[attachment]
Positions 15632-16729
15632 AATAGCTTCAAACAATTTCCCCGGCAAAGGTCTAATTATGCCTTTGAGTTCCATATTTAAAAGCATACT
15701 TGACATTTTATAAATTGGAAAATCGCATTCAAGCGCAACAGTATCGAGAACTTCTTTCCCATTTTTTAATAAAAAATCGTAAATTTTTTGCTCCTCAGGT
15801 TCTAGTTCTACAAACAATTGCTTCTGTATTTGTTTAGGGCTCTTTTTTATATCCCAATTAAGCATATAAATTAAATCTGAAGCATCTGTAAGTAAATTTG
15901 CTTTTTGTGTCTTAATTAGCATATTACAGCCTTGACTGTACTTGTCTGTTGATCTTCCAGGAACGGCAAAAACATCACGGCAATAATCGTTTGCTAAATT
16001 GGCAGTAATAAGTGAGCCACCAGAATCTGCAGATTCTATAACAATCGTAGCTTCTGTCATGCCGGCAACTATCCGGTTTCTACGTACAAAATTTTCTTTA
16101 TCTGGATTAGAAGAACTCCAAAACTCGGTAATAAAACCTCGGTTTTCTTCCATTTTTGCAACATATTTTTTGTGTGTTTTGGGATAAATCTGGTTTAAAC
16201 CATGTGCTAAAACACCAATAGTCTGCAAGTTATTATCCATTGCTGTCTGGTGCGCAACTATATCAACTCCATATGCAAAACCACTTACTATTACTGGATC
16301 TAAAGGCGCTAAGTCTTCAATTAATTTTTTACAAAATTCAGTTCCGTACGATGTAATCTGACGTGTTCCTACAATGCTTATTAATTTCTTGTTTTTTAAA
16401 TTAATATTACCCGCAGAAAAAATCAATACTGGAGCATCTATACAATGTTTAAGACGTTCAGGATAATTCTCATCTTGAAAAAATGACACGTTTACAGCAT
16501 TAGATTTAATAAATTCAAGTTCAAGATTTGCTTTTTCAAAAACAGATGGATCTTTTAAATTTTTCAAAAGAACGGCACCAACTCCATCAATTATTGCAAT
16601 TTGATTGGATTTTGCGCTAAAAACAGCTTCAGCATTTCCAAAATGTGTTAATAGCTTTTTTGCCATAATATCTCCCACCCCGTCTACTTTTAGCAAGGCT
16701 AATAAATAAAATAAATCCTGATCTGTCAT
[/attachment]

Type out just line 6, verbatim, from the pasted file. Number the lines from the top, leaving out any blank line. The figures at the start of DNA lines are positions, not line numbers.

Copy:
16001 GGCAGTAATAAGTGAGCCACCAGAATCTGCAGATTCTATAACAATCGTAGCTTCTGTCATGCCGGCAACTATCCGGTTTCTACGTACAAAATTTTCTTTA